A glorious heritage

A glorious heritage

Travel tales

A glorious heritage

Sometime in October last year, I received a call from one of my friends, floating the idea of a trip to Vietnam and Cambodia. Without a second thought, I agreed and within no time, the group of travellers grew to 16 in number.

During our 10-day trip in December and January, we covered the Vietnamese capital Ho Chi Minh City, Phong Nha, the Cambodian capital Phnom Penh and Siem Reap.

What connects you to these countries are the infamous Vietnam War, the diverse personalities Ho Chi Minh and Pol Pot and of course, the Angkor Wat temple complex. However, the highlight of the trip was the caves in Phong Nha-Ke Bang National Park.

Dong Hoi is an hour-long flight from Ho Chi Minh City (Saigon) while Phong Nha town is less than an hour from the Dong Hoi airport.

This sleepy town is actually the stepping stone to one of the most wonderful natural cave networks in the world. We checked in late in the evening at a hotel in Phong Nha.

The Paradise Cave (Thien Duong Cave) and the Phong Nha Cave were on our list. These are part of the Phong Nha-Ke Bang National Park, a limestone zone protected as a UNESCO World Heritage Site, with mountains, tropical forests and underground rivers.

Half an hour by road and a short buggy ride takes you to the starting point of an enjoyable walk through pristine forests to the mouth of Paradise Cave. Once you enter the cave, it is nothing but a magical world. The interior of the cave leaves you stunned — a world of myriad stalactites and stalagmites competing with each other in shape, size and hue and on rare occasions, uniting to form pillars! And would you believe that this hidden wonder was discovered only as late as 2005?  To explore the Phong Nha cave, you need to take a boat from the town.

As you enter the cave through the underground river, the engines are switched off and the boatman takes up the oars.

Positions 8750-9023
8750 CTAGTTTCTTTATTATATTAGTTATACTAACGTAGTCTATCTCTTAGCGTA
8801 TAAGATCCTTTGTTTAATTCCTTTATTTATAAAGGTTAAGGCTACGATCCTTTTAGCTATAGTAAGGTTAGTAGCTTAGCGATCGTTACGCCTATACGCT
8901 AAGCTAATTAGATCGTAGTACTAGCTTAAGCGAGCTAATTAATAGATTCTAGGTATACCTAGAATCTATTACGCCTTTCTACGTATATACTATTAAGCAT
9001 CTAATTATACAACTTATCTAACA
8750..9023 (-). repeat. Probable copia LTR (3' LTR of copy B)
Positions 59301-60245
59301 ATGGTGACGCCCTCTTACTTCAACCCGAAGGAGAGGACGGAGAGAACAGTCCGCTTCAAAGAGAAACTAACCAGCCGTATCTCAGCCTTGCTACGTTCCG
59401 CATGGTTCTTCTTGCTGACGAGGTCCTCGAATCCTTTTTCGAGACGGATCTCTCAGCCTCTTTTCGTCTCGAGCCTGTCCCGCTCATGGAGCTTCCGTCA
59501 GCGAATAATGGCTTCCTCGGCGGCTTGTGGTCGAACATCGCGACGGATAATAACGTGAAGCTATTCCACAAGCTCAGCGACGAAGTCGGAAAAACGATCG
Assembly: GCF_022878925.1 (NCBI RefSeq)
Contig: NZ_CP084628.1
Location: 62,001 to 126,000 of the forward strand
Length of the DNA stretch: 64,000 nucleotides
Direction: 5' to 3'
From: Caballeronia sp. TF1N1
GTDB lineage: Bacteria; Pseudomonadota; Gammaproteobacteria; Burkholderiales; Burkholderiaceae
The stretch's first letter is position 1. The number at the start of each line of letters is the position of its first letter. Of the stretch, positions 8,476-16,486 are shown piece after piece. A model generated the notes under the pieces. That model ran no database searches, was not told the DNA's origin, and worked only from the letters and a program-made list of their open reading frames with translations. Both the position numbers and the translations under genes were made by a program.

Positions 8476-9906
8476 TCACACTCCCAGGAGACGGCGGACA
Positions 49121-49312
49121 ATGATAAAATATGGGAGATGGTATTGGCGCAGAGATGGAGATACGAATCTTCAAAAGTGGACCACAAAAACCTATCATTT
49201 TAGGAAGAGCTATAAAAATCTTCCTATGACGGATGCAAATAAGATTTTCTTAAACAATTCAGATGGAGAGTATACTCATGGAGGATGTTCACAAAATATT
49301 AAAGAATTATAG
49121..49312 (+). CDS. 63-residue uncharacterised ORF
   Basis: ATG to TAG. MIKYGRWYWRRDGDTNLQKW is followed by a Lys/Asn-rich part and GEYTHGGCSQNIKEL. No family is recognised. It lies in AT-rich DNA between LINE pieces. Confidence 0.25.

Silently moving through the river, taking in the beauty of the caves, is an experience in itself.  Phong Nha is just as mesmerising as Paradise Cave and the river flowing in the darkness makes all the difference.

Back in Ho Chi Minh City, we took day trips to Mekong Delta and the Cu Chi Tunnels. The ingenious ways devised by the Vietnamese guerrilla fighters to defeat the Americans by emerging from the vast tunnel network are mind-boggling.

The Independence Palace, Notre Dame Cathedral, 19th century Saigon Central Post Office, Ben Thanh Market and War Remnants Museum are worth-seeing. The city is a great place to savour exotic street food.

Crossing over to Cambodia by road from Vietnam, Phnom Penh was our next destination where the Royal Palace, Independence Monument and Central Market are the major attractions.

A visit to the Tuol Sleng Genocide Museum is a grim reminder of the atrocities under Pol Pot and the details numb your senses.

We reached our final destination Siem Reap by an overnight bus from Phnom Penh.
This is the gateway to the world’s largest temple complex Angkor Wat.  Mostly in ruins, this 12th century wonder stands out for its sheer extent and huge structures.  
We returned home with beautiful memories of the trip. As it’s said, ‘Seeing is

How to get there

Several flights are available from Bengaluru to Ho Chi Minh City. We flew Malindo Air from Trichy to Ho Chi Minh City via Kuala Lumpur. From Ho Chi Minh City to Dong Hoi and back was by Jetstar Airways and then from Siem Reap back to Trichy (via Kuala Lumpur) was by Air Asia. The total flight cost for one was Rs 32,000.

From Ho Chi Minh City to Phnom Penh and  to Siem Reap, we travelled by road in a Giant Ibis luxury bus costing approximately Rs 1,300 per person for each leg.

Places to stay

Ho Chi Minh City — Liberty Central Saigon Centre Hotel.
Phong Nha — Midtown Hotel.
Phnom Penh — Tea House Asia Urban Hotel.
Siem Reap — Banyan Leaf Hotel.
The per night tariff was between Rs 2,500 to
Rs 4,000 for a double occupancy room.

N R Unni
(The author can be contacted at nrunni@gmail.com)